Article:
I grew up in the era of "The Sound of Music." After watching the film many times, I can still hear Julie Andrews (who played the main character, Maria VonTrapp) citing all of her "favorite things" in a song of the same title.
Calling upon "favorite things", I believe, may be an act of profound self-compassion. When we are feeling afraid, worried, or anxious it is good and wise to turn the mind toward something more steady; something that is comforting, familiar, even nourishing.
I found myself doing this often in the last week. My youngest daughter underwent emergency surgery at University of Michigan Hospital in Ann Arbor, and, of course, I flew to her side. There were a number of days sitting by her bedside in the hospital, waiting for the prescribed follow-up treatment to kick in.
I never really found myself anxious or worried (though her situation was a high-risk one) and I'm certain this was due to my many years of mindfulness training and practice. AND because when uneasy feelings did arise, I set the intention to examine them, and to offer myself a good sized dollop of self-compassion because what we were going through WAS difficult.
(I also knew that modeling this to my daughter would help her cope with all the unwanted, potentially frightening things that were happening to her. )
When you are in the midst of an ongoing difficulty (like illness or hospitalization), consider tuning into your favorite things. What are they? When the going gets tough, what kind choices can you make for yourself to bring you back to equanimity? To tend to yourself well and kindly?
Here are a few of the "favorite things" we accessed while in the hospital:
Short walks to places of interest: the coffee shop, the gift shop, and our ultimate favorite, an arboretum in the Heart Center. This was an extraordinary place of "inner beauty" that felt so very healing just by being there. Bamboo trees filled the space. I've heard bamboo has a very high "vibration" energetically. I believe it.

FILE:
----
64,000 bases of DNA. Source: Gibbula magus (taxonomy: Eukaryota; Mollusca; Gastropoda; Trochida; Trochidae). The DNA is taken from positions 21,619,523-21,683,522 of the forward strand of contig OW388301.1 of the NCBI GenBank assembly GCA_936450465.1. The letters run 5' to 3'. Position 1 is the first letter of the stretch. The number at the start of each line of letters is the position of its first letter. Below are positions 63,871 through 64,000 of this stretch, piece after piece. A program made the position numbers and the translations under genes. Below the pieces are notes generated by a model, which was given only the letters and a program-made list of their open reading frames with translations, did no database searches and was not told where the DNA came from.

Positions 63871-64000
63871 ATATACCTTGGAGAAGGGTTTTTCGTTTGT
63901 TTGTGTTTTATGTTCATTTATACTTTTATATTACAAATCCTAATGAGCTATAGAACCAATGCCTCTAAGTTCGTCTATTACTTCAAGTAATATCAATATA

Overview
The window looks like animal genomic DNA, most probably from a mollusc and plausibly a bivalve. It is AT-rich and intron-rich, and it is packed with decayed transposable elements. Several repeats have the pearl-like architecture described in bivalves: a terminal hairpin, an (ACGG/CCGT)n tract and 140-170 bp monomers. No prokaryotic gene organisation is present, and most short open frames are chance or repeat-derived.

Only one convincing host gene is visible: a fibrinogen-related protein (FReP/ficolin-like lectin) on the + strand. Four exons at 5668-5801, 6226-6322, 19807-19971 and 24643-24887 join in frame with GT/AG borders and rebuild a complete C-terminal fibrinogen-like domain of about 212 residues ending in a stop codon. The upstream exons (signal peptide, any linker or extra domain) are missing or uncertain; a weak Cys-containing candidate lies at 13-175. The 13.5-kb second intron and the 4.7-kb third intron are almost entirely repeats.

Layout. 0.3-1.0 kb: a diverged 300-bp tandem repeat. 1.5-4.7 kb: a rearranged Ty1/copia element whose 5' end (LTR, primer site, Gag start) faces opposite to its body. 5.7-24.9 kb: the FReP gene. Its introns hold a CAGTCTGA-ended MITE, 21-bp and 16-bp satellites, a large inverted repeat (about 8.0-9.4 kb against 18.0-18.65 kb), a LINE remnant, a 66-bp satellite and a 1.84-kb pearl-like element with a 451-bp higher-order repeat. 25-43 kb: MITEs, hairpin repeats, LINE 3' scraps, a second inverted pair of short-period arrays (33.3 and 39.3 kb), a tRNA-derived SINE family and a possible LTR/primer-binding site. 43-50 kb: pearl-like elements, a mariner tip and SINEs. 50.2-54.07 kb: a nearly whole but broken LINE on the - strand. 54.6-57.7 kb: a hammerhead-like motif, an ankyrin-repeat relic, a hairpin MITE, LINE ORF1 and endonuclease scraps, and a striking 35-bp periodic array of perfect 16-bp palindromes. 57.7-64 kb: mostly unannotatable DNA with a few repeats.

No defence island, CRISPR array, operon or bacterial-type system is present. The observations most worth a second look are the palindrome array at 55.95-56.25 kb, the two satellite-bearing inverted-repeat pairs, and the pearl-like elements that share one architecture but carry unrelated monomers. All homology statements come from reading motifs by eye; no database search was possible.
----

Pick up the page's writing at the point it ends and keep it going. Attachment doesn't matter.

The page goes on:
Treats: coffee, dessert, comfort food (mac and cheese!), anything that brought a sense of delight again
Naps: stretching out under heated blankets for a bit of rest
Tablet time: watching reruns of the original "Star Trek" TV series; watching episodes of "The Living Planet" narrated by Sir Richard Attenborough (his voice always put us to sleep)
Mindful meditation: simply being with what was, listening, paying attention to and resting in the breath
Fun & Laughter: recounting memories, noticing funny things people said or did, Facebooking cute doctors (my daughter is single and 25, need I say more)
What we turn our attention toward expands our experience, either enriching it or making it more difficult. The choice is always ours. What could have been one of the most challenging experiences my daughter and I have ever been through together was transformed into a time of bonding, discovery, and present-centered appreciation because of our intention to be mindful and self-compassionate—and compassionate toward one another.
Life is good, even when it's difficult, when our favorite things are within reach. May it be so for you.
is a touchpoint. a resting place, a "remembering" of who we really are and how we can best live—kindly and compassionately with ourselves and others.
Janice Lynne Lundy, DMin
is an educator, interspiritual director/guide and retreat leader who has been pointing people back toward the Sacred for more than twenty years. She is the author of several spiritual growth books, including Your Truest Self, My Deepest Me and Portable Peace., and is the co-founder and co-director of the Spiritual Guidance Training Institute.